for odontogenic infections in patients with no allergies. Demographic factors were also brought into consideration
in the survey along with the indications for prescription of systemic antibiotics in endodontic treatments. Participants were required to give details regarding their preferred antibiotic and an alternate drug of choice in case of penicillin allergies. Analysis of the data collected was done via Statistical Package for the Social Sciences 21 software.
Of the 100 questionnaires mailed, 88 were returned. A total of 6 were returned as undeliverable, and the others
(n = 82) were found to be usable. Table 1 describes the demographics of all respondents. Male respondents (67%)
were nearly double as compared to the female respondents
(33%). The highest percentage of respondents (46%) was within the age group of 25 to 30 years. Whereas, 32% and
22% of the respondents fell into the age categories of 30-35 years and 36-40 years, respectively. The mean age was calculated to 31.3 ± 3.9 years.
Post graduates from all five institutions agreed that a 5-day antibiotic course is the preferred duration of treatment for endodontic infections. Table 2 illustrates antibiotic
preference in patients with no medical allergies. Majority of the responders chose Amoxicillin in combination with
Clavulanic acid (65.1%). The second most predominant choice was Amoxicillin alone (33.6% responders). Only a
very small percentage (1.3%) of dentists preferred Metronidazole as the first choice. None of the respondents chose Clindamycin or Azithromycin. Table 3 shows antibiotic preference in patients with medical allergies. The predominant choice was Erythromycin (42.3%). Metronidazole and
Clindamycin were considered the first choice of antibiotics by only 20.5 and 18.7 percent of the respondents, respectively. Following this is Azithromycin (16.1%) and Lincomycin which is only considered by 2.7% of the respondents as a preferred antibiotic.
Table 4 depicts the percentage of dentists prescribing antibiotics in varying clinical scenarios. 67.0% and 74.3%
of the respondents considered antibiotic prescription necessary in the first two clinical situations, respectively. Other than
the first two scenarios wherein the diagnosis is irreversible pulpitis, all other situations have the diagnosis of necrotic
pulp in common. Around 58.5% of the respondents prescribed antibiotics in the case with necrotic pulp, chronic apical periodontitis, no swelling, and no other symptoms. Almost 78.0% of respondents prescribed antibiotics for necrotic pulp, acute apical periodontitis, and moderate/severe symptoms but no swelling. The fifth clinical situation is similar to the third one but with the addition of sinus tract. Approximately 84.1% dentists considered antibiotic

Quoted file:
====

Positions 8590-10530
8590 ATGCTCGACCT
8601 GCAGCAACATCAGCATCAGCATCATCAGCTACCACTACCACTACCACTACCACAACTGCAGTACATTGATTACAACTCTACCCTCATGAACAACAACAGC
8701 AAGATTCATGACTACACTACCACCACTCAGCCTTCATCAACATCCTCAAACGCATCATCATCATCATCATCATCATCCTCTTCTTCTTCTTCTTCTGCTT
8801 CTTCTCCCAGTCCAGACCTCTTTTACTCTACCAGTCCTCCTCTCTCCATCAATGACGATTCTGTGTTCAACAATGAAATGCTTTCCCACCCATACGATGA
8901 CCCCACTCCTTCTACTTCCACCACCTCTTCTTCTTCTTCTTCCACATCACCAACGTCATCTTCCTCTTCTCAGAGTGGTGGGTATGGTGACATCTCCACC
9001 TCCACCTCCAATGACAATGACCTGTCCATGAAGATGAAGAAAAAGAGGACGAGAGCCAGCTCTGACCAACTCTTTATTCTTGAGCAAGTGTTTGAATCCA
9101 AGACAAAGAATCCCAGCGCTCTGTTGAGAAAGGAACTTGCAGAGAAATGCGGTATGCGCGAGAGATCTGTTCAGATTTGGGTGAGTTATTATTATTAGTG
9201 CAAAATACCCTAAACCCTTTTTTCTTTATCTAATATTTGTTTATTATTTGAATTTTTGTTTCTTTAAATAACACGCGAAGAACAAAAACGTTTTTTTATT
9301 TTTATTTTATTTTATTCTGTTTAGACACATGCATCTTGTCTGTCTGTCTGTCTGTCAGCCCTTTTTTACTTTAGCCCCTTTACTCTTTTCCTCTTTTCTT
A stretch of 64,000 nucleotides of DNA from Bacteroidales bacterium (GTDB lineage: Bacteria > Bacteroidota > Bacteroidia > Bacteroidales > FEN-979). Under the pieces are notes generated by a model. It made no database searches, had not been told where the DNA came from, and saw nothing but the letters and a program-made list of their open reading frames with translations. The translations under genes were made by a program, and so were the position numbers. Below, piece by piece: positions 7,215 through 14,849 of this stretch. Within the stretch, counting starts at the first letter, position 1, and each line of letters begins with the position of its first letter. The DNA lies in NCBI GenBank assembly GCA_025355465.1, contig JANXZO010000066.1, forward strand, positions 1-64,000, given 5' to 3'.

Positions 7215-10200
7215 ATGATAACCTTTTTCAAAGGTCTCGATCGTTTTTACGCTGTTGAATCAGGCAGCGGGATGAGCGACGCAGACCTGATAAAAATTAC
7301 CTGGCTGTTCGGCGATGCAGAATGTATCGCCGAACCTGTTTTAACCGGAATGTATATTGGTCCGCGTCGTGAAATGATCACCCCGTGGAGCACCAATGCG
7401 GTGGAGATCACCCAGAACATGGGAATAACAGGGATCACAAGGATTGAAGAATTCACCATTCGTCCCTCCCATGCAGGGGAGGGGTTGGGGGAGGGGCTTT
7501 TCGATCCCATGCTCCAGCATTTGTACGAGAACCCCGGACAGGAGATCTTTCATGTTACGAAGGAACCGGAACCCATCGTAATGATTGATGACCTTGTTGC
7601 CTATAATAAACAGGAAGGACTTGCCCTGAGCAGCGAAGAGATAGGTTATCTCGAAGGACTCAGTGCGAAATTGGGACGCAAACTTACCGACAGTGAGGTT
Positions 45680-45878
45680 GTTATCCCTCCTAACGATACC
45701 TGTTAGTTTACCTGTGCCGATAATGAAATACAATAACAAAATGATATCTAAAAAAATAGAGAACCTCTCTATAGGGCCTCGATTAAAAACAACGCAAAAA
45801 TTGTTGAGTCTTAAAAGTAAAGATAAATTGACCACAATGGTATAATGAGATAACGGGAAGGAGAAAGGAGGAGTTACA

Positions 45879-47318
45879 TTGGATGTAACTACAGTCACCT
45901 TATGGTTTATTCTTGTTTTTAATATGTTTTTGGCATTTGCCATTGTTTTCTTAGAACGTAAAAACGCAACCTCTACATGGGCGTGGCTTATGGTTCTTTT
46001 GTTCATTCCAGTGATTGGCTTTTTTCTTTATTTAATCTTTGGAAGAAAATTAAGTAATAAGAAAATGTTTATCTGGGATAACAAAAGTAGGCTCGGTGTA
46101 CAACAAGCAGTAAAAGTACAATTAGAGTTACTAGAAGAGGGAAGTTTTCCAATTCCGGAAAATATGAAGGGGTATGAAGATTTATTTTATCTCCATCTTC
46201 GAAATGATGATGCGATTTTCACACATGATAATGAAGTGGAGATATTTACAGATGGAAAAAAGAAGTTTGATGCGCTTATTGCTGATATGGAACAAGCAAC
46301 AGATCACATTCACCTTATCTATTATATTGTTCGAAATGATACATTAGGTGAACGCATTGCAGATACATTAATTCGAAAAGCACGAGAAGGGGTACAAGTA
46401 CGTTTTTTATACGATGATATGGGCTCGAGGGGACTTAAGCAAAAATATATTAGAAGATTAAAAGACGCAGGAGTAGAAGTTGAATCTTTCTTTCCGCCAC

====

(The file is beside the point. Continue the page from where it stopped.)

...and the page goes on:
prescription significant in this case. Lastly the majority of respondents (95.1%) generally agreed upon antibiotic
prescription for patients with necrotic pulp, acute apical periodontitis, swelling, and other moderate/severe symptoms.
Analyzing the prescription habits of antibiotics during treatment of endodontic infections was the primary intent
of the research. We targeted dental professionals receiving postgraduate training in Endodontics for this purpose. Our instrument was an independent questionnaire, aimed at inferring the first choice of antibiotics for both allergic and non-allergic patients. Furthermore, dentists were also asked to select the scenarios wherein they would preferably prescribe antibiotics.
According to our survey, Amoxicillin along with Clavulanic acid (500/125 mg) was the most agreed upon prescription for non-allergic patients receiving endodontic treatments (40.6% respondents). Nearly 65% of the
respondents preferred the combination of Amoxicillin with Clavulanic acid whereas, 33.6% consider Amoxicillin as the primary choice for non-allergic patients. Similar results were observed in a survey conducted in Spain, wherein 59.7% of the respondents chose Amoxicillin in combination with Clavulanic acid as their first choice.9 Earlier in 2013, a research was conducted amongst general dental practitioners in Karachi which illustrated Amoxicillin alone as their first choice (43.3%). However, a slightly lower percentage (34%) believed in the association of Amoxicillin along with Clavulanic acid.10 On the contrary, a higher percentage of dental surgeons in Hyderabad, India recommended Amoxicillin 500mg along with Metronidazole 400mg for pulpal and periapical pathosis.11 Members of American Association of Endodontics12 and dental practitioners from Lithuania13 and other countries of Europe14,15 had a similar output that is, Amoxicillin being the principle antimicrobial.
Amoxicillin is a moderate spectrum beta-lactam antibiotic and is regarded as an ideal choice that one should prescribe for dental infections.16 Although, it is considered to be a superior choice in comparison to most of the antibiotics but it is defenseless against -lactamase producing bacteria. For this reason the function of Clavulanic acid cannot be disregarded and its combination with Amoxicillin is unequivocally superior then prescription of Amoxicillin alone. This combination drug therapy has the advantage of lower bacterial resistance, broader spectrum (staphylococcal bacteria) and improved pharmacokinetic properties.17,18
Another antibiotic combination, preferred by dental surgeons in other parts of the world was Metronidazole and
Amoxicillin. In our survey, 1.3% of the respondents chose Metronidazole as the preferred antibiotic. According to one of the researches Metronidazole is prescribed in addition to Amoxicillin, only when the latter is not efficacious on its own.19 Investigations have shown that Metronidazole tends to be more potent against obligate anaerobes as compared to facultative anaerobes. However, it is completely inefficacious against aerobic microorganisms. Hence, it can only be used in combination therapy for treating odontogenic infections.6